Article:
Namely, the pause subscription button.

How to keep your customers by showing them the pause subscription button

You may ask, "Wait, you want me to build a function into our business that actually helps customers stop using our services?"

Yes. It may seem counterintuitive, especially if you have a specific (and let's face it, outdated) understanding of customer loyalty. One that says a loyal customer chooses your product, uses it without question or modification, and asks for more. That may have made sense in the 1970s. However, in 2022, that's a formula for a truly low customer retention rate.

That's just not how most users and consumers interact with their products. Today's consumer gives feedback. They interact with businesses. They're vocal with customer feedback. A customer loyalty program rewards behaviors for challenging the products. The modern subscription service user expects an amount of back-and-forth. Especially with services they love.

Therefore, subscription brands like yours must satisfy a customer's needs thoughtfully, consistently, and with personalization in mind.

This brings us back to that pause button.

Personalized service means adjusting to your subscribers' needs. Reread the reasons behind canceling a subscription, and between the lines, you may see a customer experiencing pressures and needing to make choices in a sea of change. Your business needs to provide alternatives to outright canceling. Stay rigid and inflexible, and you may lose more than customer satisfaction. You could lose fans.

Give your customers the ability to pause their subscription, instead, and you'll keep them in your fold. 

And there are a few other benefits, too.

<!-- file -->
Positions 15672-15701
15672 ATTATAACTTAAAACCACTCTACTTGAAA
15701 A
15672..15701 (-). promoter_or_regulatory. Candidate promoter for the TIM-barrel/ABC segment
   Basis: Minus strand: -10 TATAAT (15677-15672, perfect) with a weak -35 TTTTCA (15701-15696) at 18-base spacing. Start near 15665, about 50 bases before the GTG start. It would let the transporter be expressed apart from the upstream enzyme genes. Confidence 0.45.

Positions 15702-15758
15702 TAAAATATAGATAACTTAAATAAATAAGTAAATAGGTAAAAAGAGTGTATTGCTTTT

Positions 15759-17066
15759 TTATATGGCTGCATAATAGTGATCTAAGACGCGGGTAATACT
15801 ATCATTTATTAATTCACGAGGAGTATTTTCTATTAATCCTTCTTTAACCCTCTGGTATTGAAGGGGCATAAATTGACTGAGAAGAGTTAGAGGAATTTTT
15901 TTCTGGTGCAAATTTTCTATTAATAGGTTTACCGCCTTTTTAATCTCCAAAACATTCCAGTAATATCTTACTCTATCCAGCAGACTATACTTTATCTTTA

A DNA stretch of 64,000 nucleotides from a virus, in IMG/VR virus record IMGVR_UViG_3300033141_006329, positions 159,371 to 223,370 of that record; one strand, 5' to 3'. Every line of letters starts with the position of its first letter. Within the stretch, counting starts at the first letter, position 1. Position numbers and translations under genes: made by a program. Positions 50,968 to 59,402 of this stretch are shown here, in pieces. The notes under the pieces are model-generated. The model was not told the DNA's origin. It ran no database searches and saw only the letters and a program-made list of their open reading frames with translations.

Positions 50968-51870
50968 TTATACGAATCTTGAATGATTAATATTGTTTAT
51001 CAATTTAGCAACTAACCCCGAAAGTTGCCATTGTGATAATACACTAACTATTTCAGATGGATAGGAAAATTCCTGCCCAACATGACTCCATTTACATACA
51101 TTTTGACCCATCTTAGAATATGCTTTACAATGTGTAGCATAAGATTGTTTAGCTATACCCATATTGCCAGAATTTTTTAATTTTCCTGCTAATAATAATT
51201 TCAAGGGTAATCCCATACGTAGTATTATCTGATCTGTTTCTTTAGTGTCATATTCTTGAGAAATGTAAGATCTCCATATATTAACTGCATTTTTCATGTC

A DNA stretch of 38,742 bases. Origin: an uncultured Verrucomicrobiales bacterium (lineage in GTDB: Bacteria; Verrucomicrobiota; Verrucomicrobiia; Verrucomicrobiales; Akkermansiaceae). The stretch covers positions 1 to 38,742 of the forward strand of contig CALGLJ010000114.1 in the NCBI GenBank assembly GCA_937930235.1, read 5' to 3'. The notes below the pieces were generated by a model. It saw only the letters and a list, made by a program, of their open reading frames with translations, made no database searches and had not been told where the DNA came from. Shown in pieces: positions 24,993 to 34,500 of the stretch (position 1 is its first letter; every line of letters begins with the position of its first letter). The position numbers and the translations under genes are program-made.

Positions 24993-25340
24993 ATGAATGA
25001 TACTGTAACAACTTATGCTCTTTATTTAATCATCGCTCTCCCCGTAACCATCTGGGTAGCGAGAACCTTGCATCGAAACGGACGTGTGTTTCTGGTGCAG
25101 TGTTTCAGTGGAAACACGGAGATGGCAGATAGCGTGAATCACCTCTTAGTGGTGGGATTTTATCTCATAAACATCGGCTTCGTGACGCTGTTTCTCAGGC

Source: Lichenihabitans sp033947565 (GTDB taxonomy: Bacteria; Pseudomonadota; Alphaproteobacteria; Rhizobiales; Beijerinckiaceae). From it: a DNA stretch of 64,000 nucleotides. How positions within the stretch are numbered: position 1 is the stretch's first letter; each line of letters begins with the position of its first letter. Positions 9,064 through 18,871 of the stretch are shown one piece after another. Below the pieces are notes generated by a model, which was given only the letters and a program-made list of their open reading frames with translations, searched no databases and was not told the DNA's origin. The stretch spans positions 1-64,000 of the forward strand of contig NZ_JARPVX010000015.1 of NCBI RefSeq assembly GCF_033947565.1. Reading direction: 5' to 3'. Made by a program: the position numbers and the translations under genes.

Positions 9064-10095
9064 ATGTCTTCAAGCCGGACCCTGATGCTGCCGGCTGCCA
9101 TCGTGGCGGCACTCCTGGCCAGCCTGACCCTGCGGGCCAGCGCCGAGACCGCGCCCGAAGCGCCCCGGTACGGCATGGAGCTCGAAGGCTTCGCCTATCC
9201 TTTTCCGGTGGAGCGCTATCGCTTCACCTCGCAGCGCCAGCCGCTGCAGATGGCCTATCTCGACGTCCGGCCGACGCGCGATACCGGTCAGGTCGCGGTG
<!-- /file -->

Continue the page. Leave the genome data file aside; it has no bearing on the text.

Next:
Pausing a subscription with Recurly

Pausing subscriptions with Recurly

Why the pause subscirption feature makes sense

Offer a pause button to your subscribers, and you'll reap a host of other benefits. The most obvious one, well, is that they didn't cancel. Instead of losing an unhappy customer, you still have a subscriber that could easily turn into an active subscription again. Not all customers face the same challenges in the same billing cycle. They may leave rave customer reviews, but a surprise expense or unforeseen family situation can lead to that customer voluntarily churning. Unless you have the pause button. 

Then, their subscription goes dormant until they're ready to reactivate. All the while, you're keeping the customer relationship going. 

Before going into some of the real dollars-and-sense benefits, it's worth pointing out this soft benefit. The pause function itself serves as social proof that your business is willing to go the extra mile to personalize every step of its customer journey. Any company can put the word "personalization" and "flexible solution" on their website, but when you choose to use a pause button, you're actually demonstrating a commitment to customer success over monthly subscriptions. 

One more benefit: Pausing subscriptions reduces your marketing costs. It's a myth to think a paused subscription hurts a subscriber's revenue. Instead, you get cost savings on your marketing dollars while avoiding voluntary churn.

Offering subscription pauses also gives you a longer customer journey. Now, instead of a binary experience where your business divides individuals into "customers" or "not customers", paused subscriptions create new stages in the customer's lifetime. Now, you have at-risk customers, customers who are responding to your customer retention programs, and customers you can win back with the right offering. There's so much your customer success team can do with paused subscribers. And you may win back more than you expect, like the team at Userlike did.